What a shocking thought! Who are we to tame God? Any God-fearing human would not dare say such a thing, yet some of us are busy at it. We have expectations that form boundaries for God to dwell in; whenever we perceive Him to step out of these boundaries, we feel a need to push Him back in; we try to manage God, keep Him predictable and tame.
Surprisingly, even believers in Jesus Christ engage in such strategies. They are willing to modify their perception of God to advance a political or social issue. Conflict usually does one of two things in a person; it draws people closer to God or pushes them away. It has been my experience that those who move away eventually choose a tame god that better fits their perception and understanding. The Bible calls this idolatry.
It is crucial to discern how our culture attempts to manage God and how these tactics show up in society. 2020 has been a year full of global turmoil, and it has forced us to grapple with a pandemic, racial injustice, questions about patriotism, capitalism, socialism, and environmental activism, to name a few. Each camp spins a god to fit their party, champion their cause, and condemn those who disagree. It is a way to build consensus and then together say to God, “This is how we see it, and this is how it should be.”
But what does God think about our attempts to manage Him, and how does He respond?
The disciples tried to manage Jesus, and the Gospels record how He responded. On one occasion, Peter exhorted Jesus to give up the idea of the cross. Jesus replied, “Get away from me, Satan!” [NLT] Judas Iscariot also tried to set Jesus straight about the expensive perfume that Mary poured out on His feet, an attempt that earned him a firm rebuke. Throughout Scripture, it is clear that God is not looking for our opinion or counsel. He is immutable.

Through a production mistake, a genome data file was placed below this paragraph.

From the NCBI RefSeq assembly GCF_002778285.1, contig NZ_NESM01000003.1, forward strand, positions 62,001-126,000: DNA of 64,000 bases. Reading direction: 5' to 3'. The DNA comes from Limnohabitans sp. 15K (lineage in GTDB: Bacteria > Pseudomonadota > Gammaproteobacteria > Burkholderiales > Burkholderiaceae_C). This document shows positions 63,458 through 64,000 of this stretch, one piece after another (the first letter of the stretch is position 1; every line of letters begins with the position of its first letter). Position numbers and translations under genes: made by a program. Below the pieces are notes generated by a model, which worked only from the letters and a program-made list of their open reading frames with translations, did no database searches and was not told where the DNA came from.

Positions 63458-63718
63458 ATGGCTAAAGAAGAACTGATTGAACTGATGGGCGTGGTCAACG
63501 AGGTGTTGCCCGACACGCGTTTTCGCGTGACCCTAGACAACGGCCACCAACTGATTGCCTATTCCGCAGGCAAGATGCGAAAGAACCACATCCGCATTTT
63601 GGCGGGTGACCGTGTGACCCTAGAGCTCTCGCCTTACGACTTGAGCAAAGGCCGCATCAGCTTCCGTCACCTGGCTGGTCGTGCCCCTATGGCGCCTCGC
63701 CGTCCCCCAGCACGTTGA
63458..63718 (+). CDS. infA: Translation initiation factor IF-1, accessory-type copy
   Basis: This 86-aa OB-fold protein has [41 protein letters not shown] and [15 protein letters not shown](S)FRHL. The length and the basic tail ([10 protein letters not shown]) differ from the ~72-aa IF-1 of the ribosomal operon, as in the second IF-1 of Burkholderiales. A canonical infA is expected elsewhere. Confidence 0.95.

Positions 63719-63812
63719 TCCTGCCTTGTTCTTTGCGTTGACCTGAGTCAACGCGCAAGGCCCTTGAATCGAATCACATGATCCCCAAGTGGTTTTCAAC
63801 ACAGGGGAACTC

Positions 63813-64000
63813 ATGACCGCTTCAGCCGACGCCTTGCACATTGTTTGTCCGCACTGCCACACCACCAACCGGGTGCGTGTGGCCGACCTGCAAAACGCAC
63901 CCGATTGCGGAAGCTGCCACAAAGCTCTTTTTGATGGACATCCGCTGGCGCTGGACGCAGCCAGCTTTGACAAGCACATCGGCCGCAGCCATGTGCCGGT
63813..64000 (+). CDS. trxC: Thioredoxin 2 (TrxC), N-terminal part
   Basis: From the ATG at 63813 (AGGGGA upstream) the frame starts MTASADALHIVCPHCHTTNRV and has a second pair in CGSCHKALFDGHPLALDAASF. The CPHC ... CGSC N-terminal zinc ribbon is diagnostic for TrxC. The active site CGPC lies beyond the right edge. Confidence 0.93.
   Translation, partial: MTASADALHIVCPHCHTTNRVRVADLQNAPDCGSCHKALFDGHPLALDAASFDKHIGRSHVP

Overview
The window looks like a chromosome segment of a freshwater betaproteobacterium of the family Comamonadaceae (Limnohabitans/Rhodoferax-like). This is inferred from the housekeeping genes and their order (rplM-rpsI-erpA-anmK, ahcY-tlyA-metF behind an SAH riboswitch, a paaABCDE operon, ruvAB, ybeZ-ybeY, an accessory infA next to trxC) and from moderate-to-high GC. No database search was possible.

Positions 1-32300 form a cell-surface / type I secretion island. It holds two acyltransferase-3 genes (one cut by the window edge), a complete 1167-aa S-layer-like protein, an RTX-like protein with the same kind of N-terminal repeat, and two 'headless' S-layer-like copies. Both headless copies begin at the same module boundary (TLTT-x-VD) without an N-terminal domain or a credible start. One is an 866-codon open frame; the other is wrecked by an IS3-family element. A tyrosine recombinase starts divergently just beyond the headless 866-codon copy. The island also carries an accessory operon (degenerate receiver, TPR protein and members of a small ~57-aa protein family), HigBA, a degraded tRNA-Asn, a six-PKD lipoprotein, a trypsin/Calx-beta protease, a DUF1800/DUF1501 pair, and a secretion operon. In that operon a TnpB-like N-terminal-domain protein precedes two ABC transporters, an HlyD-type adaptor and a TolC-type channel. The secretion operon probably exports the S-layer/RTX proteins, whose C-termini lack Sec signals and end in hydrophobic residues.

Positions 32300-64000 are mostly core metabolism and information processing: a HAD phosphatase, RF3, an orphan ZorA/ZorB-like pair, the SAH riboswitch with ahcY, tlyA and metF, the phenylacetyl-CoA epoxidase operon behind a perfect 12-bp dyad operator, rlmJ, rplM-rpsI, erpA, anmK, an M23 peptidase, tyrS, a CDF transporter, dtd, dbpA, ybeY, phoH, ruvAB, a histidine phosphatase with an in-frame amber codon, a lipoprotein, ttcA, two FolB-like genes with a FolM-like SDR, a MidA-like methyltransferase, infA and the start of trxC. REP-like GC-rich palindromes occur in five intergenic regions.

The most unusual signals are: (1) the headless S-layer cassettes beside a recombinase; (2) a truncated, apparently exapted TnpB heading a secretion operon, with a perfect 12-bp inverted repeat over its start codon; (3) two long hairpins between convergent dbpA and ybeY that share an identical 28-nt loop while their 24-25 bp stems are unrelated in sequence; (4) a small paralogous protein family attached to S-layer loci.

Our desire to tame God leaves us vulnerable to becoming unfruitful and unproductive in our knowledge of Him. It also causes division and leads to alienating whole segments of society. When faced with conflict, such a stance extends the time we spend in denial of what God has allowed, causing us to argue with Him and often bargain as well, to try to find acceptable ways out of the situation. Instead of embracing the pain, we go shopping for a point of view that promises our desired outcome.
In the wake of 2020, the conflicts and the disasters it has brought, let us take some time to let reality sink in. In our time of suffering, let us admit, “We are afflicted.” Let us turn to God and listen. My prayer is that He will grant us a knowledge of the truth, leading us to repentance.
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